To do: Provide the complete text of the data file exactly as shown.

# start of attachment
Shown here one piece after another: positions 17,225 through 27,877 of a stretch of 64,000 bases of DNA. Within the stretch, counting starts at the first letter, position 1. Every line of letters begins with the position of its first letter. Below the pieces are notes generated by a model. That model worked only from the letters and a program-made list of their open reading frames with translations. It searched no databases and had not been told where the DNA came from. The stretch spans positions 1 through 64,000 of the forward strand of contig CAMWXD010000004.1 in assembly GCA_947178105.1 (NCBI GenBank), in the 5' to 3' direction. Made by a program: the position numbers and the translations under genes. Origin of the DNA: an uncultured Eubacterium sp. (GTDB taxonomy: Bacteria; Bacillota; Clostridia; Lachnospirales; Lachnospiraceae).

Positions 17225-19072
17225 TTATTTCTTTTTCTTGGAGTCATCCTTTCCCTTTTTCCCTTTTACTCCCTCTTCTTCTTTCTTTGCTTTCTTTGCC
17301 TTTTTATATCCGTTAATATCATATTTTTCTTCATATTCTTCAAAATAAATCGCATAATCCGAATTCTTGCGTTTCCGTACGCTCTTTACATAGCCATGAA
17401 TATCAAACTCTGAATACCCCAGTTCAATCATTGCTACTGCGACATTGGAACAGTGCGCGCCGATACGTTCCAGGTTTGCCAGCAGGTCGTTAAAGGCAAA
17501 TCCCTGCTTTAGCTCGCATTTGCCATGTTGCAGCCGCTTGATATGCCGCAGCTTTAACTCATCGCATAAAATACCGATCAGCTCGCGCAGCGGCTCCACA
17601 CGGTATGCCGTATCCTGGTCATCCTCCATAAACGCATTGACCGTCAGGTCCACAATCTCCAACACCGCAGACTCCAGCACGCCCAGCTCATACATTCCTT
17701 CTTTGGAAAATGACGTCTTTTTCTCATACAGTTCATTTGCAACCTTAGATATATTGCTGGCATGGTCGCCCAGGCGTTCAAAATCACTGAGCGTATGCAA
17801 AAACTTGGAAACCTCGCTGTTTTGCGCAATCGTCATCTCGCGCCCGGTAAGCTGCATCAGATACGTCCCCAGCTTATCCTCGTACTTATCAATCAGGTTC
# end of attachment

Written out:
Shown here one piece after another: positions 17,225 through 27,877 of a stretch of 64,000 bases of DNA. Within the stretch, counting starts at the first letter, position 1. Every line of letters begins with the position of its first letter. Below the pieces are notes generated by a model. That model worked only from the letters and a program-made list of their open reading frames with translations. It searched no databases and had not been told where the DNA came from. The stretch spans positions 1 through 64,000 of the forward strand of contig CAMWXD010000004.1 in assembly GCA_947178105.1 (NCBI GenBank), in the 5' to 3' direction. Made by a program: the position numbers and the translations under genes. Origin of the DNA: an uncultured Eubacterium sp. (GTDB taxonomy: Bacteria; Bacillota; Clostridia; Lachnospirales; Lachnospiraceae).

Positions 17225-19072
17225 TTATTTCTTTTTCTTGGAGTCATCCTTTCCCTTTTTCCCTTTTACTCCCTCTTCTTCTTTCTTTGCTTTCTTTGCC
17301 TTTTTATATCCGTTAATATCATATTTTTCTTCATATTCTTCAAAATAAATCGCATAATCCGAATTCTTGCGTTTCCGTACGCTCTTTACATAGCCATGAA
17401 TATCAAACTCTGAATACCCCAGTTCAATCATTGCTACTGCGACATTGGAACAGTGCGCGCCGATACGTTCCAGGTTTGCCAGCAGGTCGTTAAAGGCAAA
17501 TCCCTGCTTTAGCTCGCATTTGCCATGTTGCAGCCGCTTGATATGCCGCAGCTTTAACTCATCGCATAAAATACCGATCAGCTCGCGCAGCGGCTCCACA
17601 CGGTATGCCGTATCCTGGTCATCCTCCATAAACGCATTGACCGTCAGGTCCACAATCTCCAACACCGCAGACTCCAGCACGCCCAGCTCATACATTCCTT
17701 CTTTGGAAAATGACGTCTTTTTCTCATACAGTTCATTTGCAACCTTAGATATATTGCTGGCATGGTCGCCCAGGCGTTCAAAATCACTGAGCGTATGCAA
17801 AAACTTGGAAACCTCGCTGTTTTGCGCAATCGTCATCTCGCGCCCGGTAAGCTGCATCAGATACGTCCCCAGCTTATCCTCGTACTTATCAATCAGGTTC